• Abraham (earlier called Abram) was the son of Terah. According to Joshua 24:2, Terah is specifically identified as an idolater. Yet Abraham abandoned the religious tradition of his father and is known to us today as the Father of Faith. He was the first man who was promised that his descendants would eventually bring forth Jesus the Messiah.

  • Gideon is another who overcame the religious traditions of his family to entreat Godâ??s favor. In Judges 6:25-26 we see where Gideon was commanded by the angel of the Lord to tear down his fatherâ??s idol of the Canaanite goddess Asherah and rebuild in its place an altar to the Lord. In verse 27 we are told he took ten of his servants and did as he was commanded, but did it at night for fear of his family and the rest of the cityâ??s citizens. When the deed was discovered, the men of the city commanded that Gideon be put to death, but his father Joash said, "Anyone who pleads on Baalâ??s behalf should be put to death. If Baal is god, then let him deal with Gideon himself."

In the New Testament, we read of the traditions of the Pharisees as Jesus addressed their hypocrisy in Matthew 15:1-9. The text says: "Then the scribes and Pharisees who were from Jerusalem came to Jesus, saying, "Why do Your disciples transgress the tradition of the elders? For they do not wash their hands when they eat bread." He answered and said to them, "Why do you also transgress the commandment of God because of your tradition? For God commanded, saying, 'Honor your father and your mother'; and, 'He who curses father or mother, let him be put to death.' But you say, 'Whoever says to his father or mother,"Whatever profit you might have received from me is a gift to God" - then he need not honor his father or mother.' Thus you have made the commandment of God of no effect by your tradition. Hypocrites! Well did Isaiah prophesy about you, saying: "These people draw near to Me with their mouth, And honor Me with their lips, But their heart is far from Me. And in vain they worship Me, Teaching as doctrines the commandments of men.'" (NKJV)

Jesus condemned the Pharisaic traditions because they not only equated these teachings with the Word of God, they considered their traditions as being superior to Godâ??s Word.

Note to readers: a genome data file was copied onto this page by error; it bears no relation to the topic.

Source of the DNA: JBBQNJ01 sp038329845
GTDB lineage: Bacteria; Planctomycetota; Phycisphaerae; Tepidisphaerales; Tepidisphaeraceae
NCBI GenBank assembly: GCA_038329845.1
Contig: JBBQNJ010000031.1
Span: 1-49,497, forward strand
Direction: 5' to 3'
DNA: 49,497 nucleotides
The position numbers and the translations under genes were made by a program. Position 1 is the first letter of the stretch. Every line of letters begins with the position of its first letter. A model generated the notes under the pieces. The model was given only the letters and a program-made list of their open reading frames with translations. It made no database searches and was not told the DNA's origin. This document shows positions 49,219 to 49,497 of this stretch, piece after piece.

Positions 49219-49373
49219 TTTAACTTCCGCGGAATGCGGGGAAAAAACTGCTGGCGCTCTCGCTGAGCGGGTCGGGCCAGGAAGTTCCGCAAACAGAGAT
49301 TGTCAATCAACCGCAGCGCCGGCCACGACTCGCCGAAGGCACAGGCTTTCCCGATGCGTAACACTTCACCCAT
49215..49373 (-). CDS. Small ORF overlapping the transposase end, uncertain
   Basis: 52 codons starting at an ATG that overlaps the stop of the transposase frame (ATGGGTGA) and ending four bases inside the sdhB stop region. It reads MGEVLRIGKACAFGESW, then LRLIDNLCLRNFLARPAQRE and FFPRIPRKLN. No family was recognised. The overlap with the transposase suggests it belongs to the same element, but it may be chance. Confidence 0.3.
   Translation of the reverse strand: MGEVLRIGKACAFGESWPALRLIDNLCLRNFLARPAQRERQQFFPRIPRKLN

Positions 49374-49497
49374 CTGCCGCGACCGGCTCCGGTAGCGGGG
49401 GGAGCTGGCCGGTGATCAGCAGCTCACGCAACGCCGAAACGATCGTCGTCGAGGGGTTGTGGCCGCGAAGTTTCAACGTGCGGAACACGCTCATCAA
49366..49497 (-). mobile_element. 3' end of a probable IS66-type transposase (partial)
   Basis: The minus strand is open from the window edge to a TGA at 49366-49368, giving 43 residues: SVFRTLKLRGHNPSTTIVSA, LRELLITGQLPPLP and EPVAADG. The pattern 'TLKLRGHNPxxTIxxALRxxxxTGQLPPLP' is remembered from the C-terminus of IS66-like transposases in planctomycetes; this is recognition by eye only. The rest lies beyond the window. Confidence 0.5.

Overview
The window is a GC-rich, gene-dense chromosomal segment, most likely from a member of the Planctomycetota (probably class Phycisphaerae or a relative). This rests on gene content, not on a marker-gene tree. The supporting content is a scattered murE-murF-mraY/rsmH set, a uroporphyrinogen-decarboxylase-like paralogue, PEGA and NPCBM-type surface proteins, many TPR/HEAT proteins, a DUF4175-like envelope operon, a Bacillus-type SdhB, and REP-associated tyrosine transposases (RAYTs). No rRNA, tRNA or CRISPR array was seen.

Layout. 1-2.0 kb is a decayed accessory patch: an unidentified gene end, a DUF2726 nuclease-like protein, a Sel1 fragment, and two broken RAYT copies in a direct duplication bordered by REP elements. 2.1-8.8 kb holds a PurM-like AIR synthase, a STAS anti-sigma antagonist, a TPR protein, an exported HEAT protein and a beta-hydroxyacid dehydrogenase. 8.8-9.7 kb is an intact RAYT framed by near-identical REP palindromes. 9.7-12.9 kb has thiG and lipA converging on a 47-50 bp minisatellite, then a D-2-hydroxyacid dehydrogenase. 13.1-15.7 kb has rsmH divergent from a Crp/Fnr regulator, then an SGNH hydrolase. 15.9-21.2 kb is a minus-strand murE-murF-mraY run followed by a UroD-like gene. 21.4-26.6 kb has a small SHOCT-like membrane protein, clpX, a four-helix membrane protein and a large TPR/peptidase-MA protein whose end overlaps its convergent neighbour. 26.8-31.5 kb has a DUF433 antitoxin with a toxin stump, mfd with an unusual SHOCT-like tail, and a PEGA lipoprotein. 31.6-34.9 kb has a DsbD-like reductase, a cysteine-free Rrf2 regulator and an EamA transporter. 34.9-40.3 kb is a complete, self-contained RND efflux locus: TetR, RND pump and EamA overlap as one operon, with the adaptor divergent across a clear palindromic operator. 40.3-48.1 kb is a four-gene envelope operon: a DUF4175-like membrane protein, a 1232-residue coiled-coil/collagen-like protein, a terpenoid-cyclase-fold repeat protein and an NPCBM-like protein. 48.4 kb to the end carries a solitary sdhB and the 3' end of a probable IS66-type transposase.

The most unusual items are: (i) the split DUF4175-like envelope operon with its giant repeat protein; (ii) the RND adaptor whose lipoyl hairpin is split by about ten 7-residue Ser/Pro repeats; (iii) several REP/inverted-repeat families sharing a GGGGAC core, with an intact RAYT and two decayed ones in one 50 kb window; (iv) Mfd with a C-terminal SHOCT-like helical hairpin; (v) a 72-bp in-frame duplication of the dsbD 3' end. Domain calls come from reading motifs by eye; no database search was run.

And so it is with men today. When they are taught the truth of the gospel of Jesus Christ, they do not obey it, choosing instead to cling to and follow the religious traditions of their ancestors. They say, "This is not what I was taught," or, "This is not what my parents or ancestors believed."

This is in contrast to what we read in the New Testament. On the day of Pentecost in Acts 2, three thousand Jews forsook the religious traditions of their fathers and embraced the simple gospel of Jesus Christ. After believing the gospel message as preached by Peter and the rest of the apostles, in verse 38 they were commanded to repent and be baptized in order to receive the remission of their sins. They did not say, "This is not what weâ??ve always been taught."

In like fashion, in Acts 16 when the Philippian jailer heard the word of God, he and his family were baptized straightway the same hour of the night. They did not appeal to the faith of their fathers, which if it existed, was likely idolatry. Instead, they forsook the tradition of their ancestors, obeyed the gospel of Jesus Christ, and in so doing were saved from their sins by the blood of Jesus Christ.

And you can obey that same gospel today. If you believe that Jesus is the Son of God (John 8:24), are willing to change your life in repentance (Acts 17:30) and confess your faith in Christ (Matthew 10:32), you can be baptized into Jesus Christ for the remission of sins and be raised in newness of life (Acts 2:38; Romans 6:3-5).

If you have any questions or comments about any thing you've heard on this program today, or you have any questions of a Biblical nature, then we encourage you to contact us. You can contact us through the website or by one of the means which you will hear at the conclusion of this program. So we encourage you to keep listening for all of our contact information. Thank you again for listening and they thank you for your willingness to listen to and study the Word of God with us. We hope that you have a wonderful day. Until next time Iâ??m Todd Clippard for the Seeking the Lost International Radio program.